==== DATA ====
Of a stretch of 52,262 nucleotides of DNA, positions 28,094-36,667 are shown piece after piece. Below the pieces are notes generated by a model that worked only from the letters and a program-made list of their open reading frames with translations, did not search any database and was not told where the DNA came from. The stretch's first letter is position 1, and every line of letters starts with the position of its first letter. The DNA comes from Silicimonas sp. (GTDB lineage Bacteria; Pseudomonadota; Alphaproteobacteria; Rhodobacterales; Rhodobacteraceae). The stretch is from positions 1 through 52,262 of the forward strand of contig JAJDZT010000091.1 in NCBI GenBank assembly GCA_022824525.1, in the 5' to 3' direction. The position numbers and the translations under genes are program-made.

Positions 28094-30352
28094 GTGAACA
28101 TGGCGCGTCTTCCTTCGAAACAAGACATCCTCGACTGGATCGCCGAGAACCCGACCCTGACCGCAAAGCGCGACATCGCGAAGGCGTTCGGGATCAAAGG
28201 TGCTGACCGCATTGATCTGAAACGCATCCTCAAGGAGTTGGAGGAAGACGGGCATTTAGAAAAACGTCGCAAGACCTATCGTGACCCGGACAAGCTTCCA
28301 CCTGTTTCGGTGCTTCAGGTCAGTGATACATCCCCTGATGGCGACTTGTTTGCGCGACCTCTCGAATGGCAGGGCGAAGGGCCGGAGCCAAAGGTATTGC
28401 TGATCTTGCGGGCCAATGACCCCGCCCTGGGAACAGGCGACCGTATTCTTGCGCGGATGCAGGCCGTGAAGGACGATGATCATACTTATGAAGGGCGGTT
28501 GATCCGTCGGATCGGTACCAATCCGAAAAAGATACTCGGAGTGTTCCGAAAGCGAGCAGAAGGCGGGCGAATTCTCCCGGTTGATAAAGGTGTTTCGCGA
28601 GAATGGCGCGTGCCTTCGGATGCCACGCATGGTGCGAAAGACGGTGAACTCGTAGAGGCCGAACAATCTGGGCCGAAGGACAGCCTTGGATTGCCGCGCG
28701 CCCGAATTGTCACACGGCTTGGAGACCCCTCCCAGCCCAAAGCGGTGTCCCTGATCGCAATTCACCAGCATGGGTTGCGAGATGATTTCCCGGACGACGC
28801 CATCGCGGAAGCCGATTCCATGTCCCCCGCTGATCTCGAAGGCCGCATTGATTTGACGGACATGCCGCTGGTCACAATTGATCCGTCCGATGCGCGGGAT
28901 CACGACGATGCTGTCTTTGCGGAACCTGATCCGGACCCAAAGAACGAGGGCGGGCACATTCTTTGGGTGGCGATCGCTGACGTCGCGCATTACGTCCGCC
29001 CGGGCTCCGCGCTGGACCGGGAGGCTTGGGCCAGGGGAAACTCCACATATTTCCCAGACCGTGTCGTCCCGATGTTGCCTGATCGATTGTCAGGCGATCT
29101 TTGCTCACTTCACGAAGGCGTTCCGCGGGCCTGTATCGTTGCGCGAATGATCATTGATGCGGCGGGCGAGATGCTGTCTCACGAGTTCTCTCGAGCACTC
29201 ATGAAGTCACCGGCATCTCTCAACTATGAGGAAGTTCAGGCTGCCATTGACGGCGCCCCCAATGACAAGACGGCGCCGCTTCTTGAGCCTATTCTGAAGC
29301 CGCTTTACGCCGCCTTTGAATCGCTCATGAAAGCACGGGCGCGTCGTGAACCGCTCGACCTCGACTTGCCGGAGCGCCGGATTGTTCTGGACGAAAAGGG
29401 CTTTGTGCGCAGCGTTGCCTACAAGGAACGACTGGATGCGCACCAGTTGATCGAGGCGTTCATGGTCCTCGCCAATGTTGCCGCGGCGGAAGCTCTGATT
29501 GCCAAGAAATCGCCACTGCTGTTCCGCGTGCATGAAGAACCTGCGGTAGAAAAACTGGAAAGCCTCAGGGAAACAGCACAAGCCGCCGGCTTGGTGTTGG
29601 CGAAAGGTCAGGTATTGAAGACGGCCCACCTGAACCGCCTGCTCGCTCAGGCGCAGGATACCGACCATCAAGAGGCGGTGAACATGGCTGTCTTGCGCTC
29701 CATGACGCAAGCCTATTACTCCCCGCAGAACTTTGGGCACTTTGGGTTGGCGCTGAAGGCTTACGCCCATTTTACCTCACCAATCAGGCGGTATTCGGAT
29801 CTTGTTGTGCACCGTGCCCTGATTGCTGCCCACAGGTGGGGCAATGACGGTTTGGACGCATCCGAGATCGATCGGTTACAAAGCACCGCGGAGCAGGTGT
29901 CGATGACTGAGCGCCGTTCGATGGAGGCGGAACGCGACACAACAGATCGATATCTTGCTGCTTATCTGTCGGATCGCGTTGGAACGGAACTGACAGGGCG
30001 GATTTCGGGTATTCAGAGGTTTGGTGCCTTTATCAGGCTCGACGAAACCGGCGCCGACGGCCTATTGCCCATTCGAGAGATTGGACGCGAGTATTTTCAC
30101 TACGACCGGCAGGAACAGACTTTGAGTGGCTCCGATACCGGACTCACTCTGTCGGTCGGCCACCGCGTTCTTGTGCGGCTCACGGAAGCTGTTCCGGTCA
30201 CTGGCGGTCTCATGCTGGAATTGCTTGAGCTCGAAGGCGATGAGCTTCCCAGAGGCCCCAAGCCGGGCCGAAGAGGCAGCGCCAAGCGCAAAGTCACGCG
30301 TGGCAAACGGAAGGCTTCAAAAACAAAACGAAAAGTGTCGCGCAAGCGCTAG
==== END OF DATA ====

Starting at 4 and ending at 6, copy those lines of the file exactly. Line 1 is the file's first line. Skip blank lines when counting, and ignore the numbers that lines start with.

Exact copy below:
28101 TGGCGCGTCTTCCTTCGAAACAAGACATCCTCGACTGGATCGCCGAGAACCCGACCCTGACCGCAAAGCGCGACATCGCGAAGGCGTTCGGGATCAAAGG
28201 TGCTGACCGCATTGATCTGAAACGCATCCTCAAGGAGTTGGAGGAAGACGGGCATTTAGAAAAACGTCGCAAGACCTATCGTGACCCGGACAAGCTTCCA
28301 CCTGTTTCGGTGCTTCAGGTCAGTGATACATCCCCTGATGGCGACTTGTTTGCGCGACCTCTCGAATGGCAGGGCGAAGGGCCGGAGCCAAAGGTATTGC